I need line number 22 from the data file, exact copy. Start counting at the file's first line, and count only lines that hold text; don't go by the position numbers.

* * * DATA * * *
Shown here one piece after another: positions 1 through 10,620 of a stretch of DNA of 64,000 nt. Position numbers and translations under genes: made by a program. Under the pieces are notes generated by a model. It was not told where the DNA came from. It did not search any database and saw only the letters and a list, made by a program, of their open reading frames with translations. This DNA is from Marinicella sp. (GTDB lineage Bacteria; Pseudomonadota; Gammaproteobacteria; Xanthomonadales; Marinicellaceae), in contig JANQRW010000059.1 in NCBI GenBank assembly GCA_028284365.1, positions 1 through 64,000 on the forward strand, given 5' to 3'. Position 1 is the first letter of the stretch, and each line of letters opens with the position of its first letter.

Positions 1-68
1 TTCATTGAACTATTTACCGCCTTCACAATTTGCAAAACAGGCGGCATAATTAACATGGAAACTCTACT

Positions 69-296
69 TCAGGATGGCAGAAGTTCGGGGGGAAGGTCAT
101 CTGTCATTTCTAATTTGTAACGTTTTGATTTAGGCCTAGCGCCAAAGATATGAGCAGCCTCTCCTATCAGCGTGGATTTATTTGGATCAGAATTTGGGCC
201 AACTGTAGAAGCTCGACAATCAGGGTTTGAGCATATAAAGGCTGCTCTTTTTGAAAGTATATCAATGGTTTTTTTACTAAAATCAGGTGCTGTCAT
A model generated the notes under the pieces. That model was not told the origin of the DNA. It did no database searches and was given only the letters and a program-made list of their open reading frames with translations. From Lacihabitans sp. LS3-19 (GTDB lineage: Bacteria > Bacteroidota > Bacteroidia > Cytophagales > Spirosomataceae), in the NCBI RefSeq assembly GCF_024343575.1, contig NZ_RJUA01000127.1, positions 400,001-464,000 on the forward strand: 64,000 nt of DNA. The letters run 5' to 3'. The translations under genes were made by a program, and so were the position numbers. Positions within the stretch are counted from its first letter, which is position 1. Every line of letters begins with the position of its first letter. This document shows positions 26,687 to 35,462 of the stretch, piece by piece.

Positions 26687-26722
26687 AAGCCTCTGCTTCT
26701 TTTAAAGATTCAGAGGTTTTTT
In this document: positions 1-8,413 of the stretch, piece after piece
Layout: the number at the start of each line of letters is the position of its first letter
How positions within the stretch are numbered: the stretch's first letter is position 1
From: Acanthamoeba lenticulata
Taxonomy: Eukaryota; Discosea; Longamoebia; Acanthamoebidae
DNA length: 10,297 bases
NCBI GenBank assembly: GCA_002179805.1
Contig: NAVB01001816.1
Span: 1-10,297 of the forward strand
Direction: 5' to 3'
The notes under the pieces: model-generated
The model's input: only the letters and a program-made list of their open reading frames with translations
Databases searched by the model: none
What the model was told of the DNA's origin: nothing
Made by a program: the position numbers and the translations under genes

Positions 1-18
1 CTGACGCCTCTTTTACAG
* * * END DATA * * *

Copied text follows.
The notes under the pieces: model-generated